Kudos to Erin for tackling the challenge of signage for the one-room library layout! You can find the complete set of Erin’s signage on the Librarian Design Share Google Drive.

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Our final submission is from Lauri Miller at the Paul & Harriett Mack Library in Bethlehem, PA. Lauri created her sign through Google Slides and used icons from one of my favorite resources, The Noun Project.

Here is my submission about sound levels in the library. I created it in Google Slides which feeds the digital sign in our lobby. The sign flips between slides, so I tried to keep it brief, understandable, and eye catching the foot traffic in and out of the library.  The cell phone icon is by Creative Stall, and the earbud icon is by Erman Tutan. Both are from nounproject.com.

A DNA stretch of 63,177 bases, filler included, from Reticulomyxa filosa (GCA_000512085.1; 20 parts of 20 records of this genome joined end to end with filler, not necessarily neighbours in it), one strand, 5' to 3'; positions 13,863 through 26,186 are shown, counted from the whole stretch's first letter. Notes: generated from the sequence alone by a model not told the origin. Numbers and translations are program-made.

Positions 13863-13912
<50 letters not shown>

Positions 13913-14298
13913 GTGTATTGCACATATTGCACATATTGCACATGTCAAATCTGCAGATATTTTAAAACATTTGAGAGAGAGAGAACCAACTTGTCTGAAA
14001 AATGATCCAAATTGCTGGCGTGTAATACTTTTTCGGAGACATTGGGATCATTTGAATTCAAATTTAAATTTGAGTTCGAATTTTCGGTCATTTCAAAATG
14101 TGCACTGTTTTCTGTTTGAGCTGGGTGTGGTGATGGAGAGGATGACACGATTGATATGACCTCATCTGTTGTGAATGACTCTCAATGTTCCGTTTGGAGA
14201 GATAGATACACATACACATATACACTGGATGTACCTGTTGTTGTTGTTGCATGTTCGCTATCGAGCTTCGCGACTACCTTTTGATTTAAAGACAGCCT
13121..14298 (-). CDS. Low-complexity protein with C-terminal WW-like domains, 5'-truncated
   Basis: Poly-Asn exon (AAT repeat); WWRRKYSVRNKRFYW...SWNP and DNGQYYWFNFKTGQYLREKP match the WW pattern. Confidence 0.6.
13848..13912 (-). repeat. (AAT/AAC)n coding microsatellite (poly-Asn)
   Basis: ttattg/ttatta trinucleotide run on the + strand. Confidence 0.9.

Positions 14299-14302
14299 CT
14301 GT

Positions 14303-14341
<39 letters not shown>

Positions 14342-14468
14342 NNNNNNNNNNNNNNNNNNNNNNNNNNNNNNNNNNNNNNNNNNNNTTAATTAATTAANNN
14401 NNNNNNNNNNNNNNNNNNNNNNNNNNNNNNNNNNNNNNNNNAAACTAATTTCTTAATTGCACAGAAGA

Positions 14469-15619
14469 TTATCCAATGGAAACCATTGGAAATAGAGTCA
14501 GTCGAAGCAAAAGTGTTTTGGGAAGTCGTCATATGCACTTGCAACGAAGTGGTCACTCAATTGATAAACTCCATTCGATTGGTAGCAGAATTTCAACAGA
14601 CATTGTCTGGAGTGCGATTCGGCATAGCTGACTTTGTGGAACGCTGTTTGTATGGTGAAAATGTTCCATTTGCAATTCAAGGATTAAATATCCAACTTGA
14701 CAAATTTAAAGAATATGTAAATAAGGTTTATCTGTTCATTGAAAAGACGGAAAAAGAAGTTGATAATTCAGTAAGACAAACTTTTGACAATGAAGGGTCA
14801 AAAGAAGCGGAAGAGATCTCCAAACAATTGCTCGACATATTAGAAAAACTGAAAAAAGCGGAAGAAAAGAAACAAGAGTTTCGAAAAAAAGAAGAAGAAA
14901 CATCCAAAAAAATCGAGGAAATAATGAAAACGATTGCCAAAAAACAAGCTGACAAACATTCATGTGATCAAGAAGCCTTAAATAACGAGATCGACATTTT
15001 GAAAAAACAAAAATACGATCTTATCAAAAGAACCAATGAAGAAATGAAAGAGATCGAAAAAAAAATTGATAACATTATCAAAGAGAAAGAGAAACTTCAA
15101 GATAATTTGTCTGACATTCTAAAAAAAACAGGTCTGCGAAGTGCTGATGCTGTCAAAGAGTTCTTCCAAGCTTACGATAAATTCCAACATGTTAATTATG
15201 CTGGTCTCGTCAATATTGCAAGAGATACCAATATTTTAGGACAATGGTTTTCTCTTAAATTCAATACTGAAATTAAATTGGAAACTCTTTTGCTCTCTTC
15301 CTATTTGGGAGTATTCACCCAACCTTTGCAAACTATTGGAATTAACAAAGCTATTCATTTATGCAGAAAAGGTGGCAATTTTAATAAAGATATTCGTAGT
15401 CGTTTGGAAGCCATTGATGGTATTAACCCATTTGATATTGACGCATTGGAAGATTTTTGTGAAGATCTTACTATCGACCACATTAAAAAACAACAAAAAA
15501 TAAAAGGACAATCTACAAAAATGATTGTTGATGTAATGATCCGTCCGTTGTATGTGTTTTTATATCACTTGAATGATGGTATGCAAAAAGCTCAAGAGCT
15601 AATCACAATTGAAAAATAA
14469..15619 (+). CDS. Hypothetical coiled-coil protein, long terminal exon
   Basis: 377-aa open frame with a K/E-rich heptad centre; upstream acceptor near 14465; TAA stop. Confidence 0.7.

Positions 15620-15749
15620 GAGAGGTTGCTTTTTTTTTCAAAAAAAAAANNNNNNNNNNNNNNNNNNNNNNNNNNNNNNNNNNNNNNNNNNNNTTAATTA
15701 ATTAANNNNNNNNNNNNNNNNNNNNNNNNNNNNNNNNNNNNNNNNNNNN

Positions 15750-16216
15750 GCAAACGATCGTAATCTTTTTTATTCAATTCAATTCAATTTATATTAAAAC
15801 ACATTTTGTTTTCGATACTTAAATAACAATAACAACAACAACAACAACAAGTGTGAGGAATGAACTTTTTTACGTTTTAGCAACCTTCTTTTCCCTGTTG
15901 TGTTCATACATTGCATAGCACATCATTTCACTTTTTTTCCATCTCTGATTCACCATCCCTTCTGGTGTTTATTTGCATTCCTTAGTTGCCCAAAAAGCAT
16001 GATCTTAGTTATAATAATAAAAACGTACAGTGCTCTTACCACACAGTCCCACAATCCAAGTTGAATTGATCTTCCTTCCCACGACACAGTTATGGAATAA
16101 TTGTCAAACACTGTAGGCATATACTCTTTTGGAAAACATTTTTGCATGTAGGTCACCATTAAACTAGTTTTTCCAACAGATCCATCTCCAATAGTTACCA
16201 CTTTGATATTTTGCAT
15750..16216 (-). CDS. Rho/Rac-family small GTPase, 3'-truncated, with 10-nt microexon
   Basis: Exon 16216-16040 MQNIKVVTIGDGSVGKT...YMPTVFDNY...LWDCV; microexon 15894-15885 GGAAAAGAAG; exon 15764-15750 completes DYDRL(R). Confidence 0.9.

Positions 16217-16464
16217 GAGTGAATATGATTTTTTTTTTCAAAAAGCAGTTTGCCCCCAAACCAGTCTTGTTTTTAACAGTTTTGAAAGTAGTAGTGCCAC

cell phones on silent signage

Thanks to Brenda, Erin, and Lauri for their submissions. Remember, you can submit your own work to feature or request feedback at any time. All submitted work will be published on this site under a Creative Commons Attribution-NonCommercial-ShareAlike 3.0 Unported license.

Donkeys and Elephants

The Presidential Debates may be done, but we didn’t want to miss the chance the share this fun event advertisement from Erica Street, Instruction/Serials Librarian at the Jenks Library at Gordon College. Focusing on one primary design, Erica was then able to modify it to suit different mediums.

Continue reading “Donkeys and Elephants”